As for "The Cable Guy," let's just say that if it had cost $40,000 and been made by NYU students, instead of costing Columbia Pictures $40 million (half of it Carrey's salary), critics would still be talking about it as one of the decade's surprise masterpieces. Carrey and director Ben Stiller transformed the goofball persona millions of viewers had grown to love into someone deviant and sinister -- Chip Douglas is another loser who thinks he knows what he's doing, but he wants to take over your life and invade every inch of your personal space. Besides, in its own twisted way, it's absolutely hilarious; Carrey's karaoke version of the Jefferson Airplane's "Somebody to Love" may be the sickest, weirdest, most Kaufmanesque thing he's ever done.

When journalist Ron Rosenbaum, one of the high priests of the Kaufman cult, saw Carrey impersonate Kaufman's Conga Guy character at a 1997 Hollywood party -- before Carrey had even gotten the "Man on the Moon" part -- he was struck by the uncanny connection between the two. "Whether or not haunted congas possessed him," Rosenbaum wrote in Esquire, "for one brief midnight moment of conga madness, Jim Carrey was Andy Kaufman, capturing something essential about Andy: the preoccupation with the dangerous, self-intoxicating madness of the performing self at its most ecstatic."

I'm worried that the likely success of "Man on the Moon" will make Carrey and his army of agents and managers draw precisely the wrong conclusions -- instead of understanding that Carrey's success depends on "the performing self at its most ecstatic," they'll decide that now he has to be an Actor. There's no question that Carrey can act; he controls his emotions almost as readily as his Gumby-like physique. But those who celebrated Carrey's "real" acting in "The Truman Show," it seems to me, are hewing to a totally inappropriate standard. Why is it morally superior to play one consistent character all the way through a film, rather than the dozens of fragmentary personas Carrey adopts and casts off in "Ace Ventura" or "The Mask"? He's a showman -- don't we want to see him put on his best show?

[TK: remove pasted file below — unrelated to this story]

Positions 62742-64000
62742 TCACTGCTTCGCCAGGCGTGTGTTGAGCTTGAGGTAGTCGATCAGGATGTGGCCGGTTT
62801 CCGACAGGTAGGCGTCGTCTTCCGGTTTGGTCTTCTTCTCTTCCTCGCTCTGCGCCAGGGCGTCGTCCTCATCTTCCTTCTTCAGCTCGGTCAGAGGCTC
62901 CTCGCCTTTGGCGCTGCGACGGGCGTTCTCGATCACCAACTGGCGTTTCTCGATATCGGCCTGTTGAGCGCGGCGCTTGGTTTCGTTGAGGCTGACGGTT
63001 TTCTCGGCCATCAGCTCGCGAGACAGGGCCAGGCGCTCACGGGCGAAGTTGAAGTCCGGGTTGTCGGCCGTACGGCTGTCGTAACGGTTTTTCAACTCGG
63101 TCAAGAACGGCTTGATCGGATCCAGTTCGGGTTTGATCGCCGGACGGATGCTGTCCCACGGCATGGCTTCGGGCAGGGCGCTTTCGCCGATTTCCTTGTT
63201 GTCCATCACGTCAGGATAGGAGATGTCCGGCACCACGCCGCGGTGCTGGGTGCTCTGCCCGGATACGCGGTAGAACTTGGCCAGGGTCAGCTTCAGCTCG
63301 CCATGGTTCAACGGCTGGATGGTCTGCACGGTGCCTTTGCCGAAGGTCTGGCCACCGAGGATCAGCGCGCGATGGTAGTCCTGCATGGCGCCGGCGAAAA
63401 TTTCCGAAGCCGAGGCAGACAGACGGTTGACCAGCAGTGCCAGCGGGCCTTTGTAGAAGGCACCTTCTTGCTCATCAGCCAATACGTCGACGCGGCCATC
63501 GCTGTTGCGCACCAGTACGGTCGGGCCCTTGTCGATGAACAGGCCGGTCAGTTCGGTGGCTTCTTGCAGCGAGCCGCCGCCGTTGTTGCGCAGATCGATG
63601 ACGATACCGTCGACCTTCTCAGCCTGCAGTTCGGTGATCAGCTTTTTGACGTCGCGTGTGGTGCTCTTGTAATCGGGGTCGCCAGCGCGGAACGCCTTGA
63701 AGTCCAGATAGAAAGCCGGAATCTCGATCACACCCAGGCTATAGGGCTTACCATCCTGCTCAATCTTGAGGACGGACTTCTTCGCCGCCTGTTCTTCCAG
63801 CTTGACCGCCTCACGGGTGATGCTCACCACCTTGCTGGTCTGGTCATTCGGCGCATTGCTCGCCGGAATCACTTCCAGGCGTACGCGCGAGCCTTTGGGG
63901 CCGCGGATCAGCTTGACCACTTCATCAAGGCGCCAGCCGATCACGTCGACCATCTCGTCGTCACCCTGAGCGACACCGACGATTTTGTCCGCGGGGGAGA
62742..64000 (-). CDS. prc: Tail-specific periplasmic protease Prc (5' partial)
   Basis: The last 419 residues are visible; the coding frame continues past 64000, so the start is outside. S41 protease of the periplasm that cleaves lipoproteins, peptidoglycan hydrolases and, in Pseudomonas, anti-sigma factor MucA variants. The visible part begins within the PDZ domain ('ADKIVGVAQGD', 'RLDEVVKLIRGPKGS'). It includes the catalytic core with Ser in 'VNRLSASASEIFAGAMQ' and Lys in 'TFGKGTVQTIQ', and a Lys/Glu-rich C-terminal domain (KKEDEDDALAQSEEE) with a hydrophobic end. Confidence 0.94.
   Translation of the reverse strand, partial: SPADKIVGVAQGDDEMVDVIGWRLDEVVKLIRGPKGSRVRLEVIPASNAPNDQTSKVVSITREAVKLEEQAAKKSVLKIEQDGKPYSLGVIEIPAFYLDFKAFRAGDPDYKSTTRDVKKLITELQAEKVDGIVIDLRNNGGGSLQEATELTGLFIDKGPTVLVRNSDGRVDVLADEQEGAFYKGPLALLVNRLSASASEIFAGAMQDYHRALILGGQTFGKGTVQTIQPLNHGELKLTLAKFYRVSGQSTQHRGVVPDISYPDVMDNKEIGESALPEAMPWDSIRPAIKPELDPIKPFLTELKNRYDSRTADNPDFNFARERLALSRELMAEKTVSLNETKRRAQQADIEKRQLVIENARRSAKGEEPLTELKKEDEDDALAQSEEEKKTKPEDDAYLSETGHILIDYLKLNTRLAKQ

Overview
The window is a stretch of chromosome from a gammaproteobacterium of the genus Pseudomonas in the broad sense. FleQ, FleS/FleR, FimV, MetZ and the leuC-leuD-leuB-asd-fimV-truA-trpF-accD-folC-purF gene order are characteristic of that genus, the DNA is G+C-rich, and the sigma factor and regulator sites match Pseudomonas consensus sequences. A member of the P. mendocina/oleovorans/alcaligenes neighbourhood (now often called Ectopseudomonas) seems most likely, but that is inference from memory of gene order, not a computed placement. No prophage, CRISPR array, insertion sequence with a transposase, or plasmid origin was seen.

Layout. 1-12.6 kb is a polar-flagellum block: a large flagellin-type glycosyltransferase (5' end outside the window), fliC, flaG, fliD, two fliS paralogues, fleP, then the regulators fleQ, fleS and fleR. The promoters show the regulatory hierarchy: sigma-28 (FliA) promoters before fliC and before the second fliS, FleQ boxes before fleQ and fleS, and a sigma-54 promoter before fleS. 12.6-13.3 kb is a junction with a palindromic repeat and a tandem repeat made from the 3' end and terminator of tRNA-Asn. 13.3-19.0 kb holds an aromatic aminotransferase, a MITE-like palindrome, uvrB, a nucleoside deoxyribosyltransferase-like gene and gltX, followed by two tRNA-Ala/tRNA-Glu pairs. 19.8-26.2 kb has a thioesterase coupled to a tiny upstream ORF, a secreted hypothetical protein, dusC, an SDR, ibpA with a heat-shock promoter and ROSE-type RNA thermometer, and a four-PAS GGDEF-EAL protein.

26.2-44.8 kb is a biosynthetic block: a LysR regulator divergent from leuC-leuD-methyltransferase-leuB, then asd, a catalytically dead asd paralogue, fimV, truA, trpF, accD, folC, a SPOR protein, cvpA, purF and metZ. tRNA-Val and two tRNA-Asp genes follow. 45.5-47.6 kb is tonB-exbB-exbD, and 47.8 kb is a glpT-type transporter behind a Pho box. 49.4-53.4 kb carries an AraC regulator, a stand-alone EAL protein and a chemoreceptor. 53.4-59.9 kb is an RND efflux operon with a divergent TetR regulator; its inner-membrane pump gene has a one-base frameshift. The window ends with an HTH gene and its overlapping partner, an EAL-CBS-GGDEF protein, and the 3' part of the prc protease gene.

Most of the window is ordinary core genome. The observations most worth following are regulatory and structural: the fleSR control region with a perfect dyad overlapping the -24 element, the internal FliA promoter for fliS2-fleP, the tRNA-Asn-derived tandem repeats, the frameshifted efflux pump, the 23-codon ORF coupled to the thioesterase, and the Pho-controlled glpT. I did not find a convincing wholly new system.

Mind you, if Carrey really wants to experiment with difficult dramatic roles, I say more power to him. He purportedly did a fine job as a young alcoholic in the 1992 TV movie "Doing Time on Maple Drive" (which isn't available on video). I bet he could play the anguished young men of modern drama brilliantly -- say, Biff in "Death of a Salesman," Brick in "Cat on a Hot Tin Roof" or Edmund in "Long Day's Journey Into Night." But there are other people who can do those roles, and anyway they lead actors down a slippery slope into a dreary Hanks/Williams future of understanding shrinks, conscientious cops, inner-city schoolteachers and heroic dying husbands.

So far Carrey has resisted this path. His next film is "Me, Myself and Irene," a Farrelly brothers comedy in which he plays a character with a split personality. In the holiday season of 2000, he'll star as the green antihero of Ron Howard's "The Grinch Who Stole Christmas," surely a role Carrey was born to play. There's been talk of remaking Don Knotts' "The Incredible Mr. Limpet," in which a man turns into a fish.

Animals, monsters and guys with unlikely psychiatric conditions -- this is absolutely the terrain where Jim Carrey is going to find his greatest freedom. He isn't Andy Kaufman and he never will be, but the gift he has is no less rare and wonderful, and it shouldn't be wasted in "quality" films. If Kaufman visits Carrey at night, I hope he tells him to let lesser mortals play hefty garbagemen who save drowning toddlers; Jim's mission is to root through the trash and celebrate what he finds there. Then Andy quits talking out his ass, stands up and slowly melts away into the night.

By Andrew O'Hehir

Andrew O'Hehir is executive editor of Salon.